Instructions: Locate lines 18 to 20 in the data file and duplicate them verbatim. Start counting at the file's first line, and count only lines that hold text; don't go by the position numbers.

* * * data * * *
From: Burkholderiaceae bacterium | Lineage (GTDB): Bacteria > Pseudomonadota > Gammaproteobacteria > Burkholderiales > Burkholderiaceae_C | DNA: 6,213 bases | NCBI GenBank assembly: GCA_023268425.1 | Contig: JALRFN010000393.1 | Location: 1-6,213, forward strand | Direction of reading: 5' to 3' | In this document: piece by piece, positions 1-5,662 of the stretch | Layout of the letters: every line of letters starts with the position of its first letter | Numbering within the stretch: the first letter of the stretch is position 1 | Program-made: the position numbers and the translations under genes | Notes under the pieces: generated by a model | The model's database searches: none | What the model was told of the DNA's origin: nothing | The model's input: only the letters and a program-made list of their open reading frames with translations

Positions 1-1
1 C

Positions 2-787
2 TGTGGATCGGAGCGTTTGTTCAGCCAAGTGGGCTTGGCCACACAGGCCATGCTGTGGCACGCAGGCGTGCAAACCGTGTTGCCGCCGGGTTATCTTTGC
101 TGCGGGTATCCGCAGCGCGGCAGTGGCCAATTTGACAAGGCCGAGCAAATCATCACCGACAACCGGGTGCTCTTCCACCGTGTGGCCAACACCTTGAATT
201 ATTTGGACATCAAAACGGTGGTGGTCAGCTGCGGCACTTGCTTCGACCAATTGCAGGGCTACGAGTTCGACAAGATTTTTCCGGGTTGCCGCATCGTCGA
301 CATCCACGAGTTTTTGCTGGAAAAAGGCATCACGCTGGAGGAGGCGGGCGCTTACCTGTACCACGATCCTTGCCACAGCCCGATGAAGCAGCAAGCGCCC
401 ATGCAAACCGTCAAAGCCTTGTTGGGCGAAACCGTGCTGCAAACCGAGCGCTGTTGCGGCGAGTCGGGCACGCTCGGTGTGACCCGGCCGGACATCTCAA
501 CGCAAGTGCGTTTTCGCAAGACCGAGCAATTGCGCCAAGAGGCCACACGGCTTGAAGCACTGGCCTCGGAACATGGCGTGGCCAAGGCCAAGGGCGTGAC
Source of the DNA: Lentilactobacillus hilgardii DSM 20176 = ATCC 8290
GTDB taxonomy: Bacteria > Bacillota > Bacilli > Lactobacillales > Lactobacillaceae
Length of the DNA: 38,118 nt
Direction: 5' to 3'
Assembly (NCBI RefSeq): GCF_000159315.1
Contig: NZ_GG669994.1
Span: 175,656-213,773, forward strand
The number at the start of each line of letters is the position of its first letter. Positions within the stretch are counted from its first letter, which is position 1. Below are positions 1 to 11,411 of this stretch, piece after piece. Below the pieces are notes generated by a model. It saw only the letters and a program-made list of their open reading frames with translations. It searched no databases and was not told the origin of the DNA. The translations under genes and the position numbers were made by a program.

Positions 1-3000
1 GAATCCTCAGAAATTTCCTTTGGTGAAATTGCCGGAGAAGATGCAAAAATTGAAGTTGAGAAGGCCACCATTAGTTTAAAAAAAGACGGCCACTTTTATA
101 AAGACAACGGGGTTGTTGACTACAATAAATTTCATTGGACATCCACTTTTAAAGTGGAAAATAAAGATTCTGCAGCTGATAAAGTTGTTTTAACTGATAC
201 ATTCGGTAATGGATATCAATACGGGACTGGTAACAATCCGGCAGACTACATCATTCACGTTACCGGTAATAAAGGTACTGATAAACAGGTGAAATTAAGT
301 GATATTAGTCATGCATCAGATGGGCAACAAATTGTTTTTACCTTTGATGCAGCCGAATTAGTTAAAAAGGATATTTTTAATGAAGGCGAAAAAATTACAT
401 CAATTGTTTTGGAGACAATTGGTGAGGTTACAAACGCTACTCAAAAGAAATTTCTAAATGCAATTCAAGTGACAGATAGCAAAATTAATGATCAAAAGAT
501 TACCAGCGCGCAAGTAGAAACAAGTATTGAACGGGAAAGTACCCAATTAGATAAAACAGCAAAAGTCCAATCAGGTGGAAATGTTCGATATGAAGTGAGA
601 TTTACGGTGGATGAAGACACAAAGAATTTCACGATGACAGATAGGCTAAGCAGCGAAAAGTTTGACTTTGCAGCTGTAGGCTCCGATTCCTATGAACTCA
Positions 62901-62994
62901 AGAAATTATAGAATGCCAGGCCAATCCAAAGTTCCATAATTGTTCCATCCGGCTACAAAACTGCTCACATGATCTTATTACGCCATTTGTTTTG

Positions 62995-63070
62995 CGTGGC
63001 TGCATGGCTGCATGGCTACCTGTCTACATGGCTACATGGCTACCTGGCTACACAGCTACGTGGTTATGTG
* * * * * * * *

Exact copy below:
The number at the start of each line of letters is the position of its first letter. Positions within the stretch are counted from its first letter, which is position 1. Below are positions 1 to 11,411 of this stretch, piece after piece. Below the pieces are notes generated by a model. It saw only the letters and a program-made list of their open reading frames with translations. It searched no databases and was not told the origin of the DNA. The translations under genes and the position numbers were made by a program.

Positions 1-3000
1 GAATCCTCAGAAATTTCCTTTGGTGAAATTGCCGGAGAAGATGCAAAAATTGAAGTTGAGAAGGCCACCATTAGTTTAAAAAAAGACGGCCACTTTTATA